by James Alexander-Sinclair
Last Sunday evening the rain, that had been pouring down all day, turned to snow...Instead of being light, fluffy cotton-woolly snow this was wet and heavy.
Last Sunday evening the rain, that had been pouring down all day, turned to snow. Had I not had to spend at least part of the evening towing stuck motorists up a steep hill in the village, it would have been very pretty to watch. It stopped falling around 10pm and by the next morning it had all gone.
All well and good except that we have a bit of a British Rail problem - it was completely the wrong type of snow. Instead of being light, fluffy cotton-woolly snow this was wet and heavy. As a result many of my clever plans for the winter garden have come to nothing.
Things that were supposed to look sparkly and incandescent in the low light and frosty mornings are now lying in a crumpled heap like laundry in a teenager's bedroom.
In particular I have a line of the wonderful tall grass, Molinia caerulea subsp. arundinacea 'Windspiel', that by this time of year has turned the colour of ripened corn. It should stand for at least another month but looking at the plant now it looks as if it got in the way of a lot of large people wearing clumpy boots. The same has happened to an entire bed that should look like this but instead looks like this.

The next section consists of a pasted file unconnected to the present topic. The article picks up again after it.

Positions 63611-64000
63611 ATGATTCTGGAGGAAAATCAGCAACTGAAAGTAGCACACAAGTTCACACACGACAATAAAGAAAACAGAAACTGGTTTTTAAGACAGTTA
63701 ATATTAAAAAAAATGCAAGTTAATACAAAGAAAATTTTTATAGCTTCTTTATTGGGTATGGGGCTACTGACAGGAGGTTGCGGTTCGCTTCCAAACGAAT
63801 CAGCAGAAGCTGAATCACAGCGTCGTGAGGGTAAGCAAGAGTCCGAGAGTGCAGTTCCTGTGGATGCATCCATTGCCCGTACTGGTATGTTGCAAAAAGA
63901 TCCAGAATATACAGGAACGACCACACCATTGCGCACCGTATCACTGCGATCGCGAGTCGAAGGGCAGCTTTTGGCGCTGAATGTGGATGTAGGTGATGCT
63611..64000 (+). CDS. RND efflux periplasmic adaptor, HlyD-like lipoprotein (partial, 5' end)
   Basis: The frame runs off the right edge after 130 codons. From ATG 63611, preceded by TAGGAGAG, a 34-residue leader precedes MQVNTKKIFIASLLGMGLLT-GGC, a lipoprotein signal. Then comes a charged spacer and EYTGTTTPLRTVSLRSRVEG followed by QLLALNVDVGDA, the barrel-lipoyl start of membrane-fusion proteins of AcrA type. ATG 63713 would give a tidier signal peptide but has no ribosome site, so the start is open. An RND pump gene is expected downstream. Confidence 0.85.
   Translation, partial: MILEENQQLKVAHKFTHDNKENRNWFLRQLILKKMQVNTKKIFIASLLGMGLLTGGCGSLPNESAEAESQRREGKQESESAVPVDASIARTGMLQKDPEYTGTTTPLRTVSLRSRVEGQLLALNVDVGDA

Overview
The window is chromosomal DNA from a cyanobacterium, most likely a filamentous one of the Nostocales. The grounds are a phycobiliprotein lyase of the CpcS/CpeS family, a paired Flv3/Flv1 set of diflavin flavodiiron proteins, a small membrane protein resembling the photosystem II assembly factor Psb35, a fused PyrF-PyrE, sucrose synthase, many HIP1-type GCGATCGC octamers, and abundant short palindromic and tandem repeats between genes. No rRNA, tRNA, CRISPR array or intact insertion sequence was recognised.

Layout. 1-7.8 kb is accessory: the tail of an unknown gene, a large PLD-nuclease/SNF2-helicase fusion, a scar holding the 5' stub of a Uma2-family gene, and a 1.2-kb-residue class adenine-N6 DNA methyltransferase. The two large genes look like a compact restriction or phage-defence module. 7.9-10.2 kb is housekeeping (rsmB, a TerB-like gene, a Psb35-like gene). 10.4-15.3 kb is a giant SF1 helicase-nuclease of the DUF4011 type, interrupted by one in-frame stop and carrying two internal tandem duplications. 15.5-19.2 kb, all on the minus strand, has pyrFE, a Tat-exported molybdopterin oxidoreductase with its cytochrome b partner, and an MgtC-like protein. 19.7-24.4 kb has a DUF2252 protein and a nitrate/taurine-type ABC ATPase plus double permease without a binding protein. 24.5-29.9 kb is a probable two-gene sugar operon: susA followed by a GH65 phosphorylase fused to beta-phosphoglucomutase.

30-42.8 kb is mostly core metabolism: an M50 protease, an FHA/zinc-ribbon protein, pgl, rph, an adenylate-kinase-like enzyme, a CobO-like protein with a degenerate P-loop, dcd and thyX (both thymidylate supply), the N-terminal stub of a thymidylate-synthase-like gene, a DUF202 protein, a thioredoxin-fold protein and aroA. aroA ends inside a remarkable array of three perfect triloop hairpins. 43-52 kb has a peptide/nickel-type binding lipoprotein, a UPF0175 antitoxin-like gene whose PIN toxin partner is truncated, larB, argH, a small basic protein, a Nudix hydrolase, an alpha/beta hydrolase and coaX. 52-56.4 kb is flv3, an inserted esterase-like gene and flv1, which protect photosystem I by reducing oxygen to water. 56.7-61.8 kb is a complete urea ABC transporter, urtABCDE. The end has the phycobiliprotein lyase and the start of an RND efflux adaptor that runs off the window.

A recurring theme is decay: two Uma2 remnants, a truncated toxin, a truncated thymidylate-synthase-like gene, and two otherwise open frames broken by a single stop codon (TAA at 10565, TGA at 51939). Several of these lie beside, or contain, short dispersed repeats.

This weekend I shall cut everything down and consign it to the compost heap. So what to do? Depressingly, there is not an instant solution - it's not that easy to replace something that is 7' tall. It is the old Rabbie Burns thing about the best laid plans of mice and men etc.
I have been scuppered by fate and the weather but there is always a silver lining somewhere. Other things in the garden still look wonderful - for example the beech columns that are glowing in the winter sunlight, some gorgeous skeletal seedheads (Calamagrostis x acutiflora 'Karl Foerster' and Datisca cannabina) and even some flowers left (especially Aster 'Lady in Black' and A. 'Monte Cassino').
Most importantly time flies in gardens and soon it will be spring (or is that pushing the optimism just a bit too far?).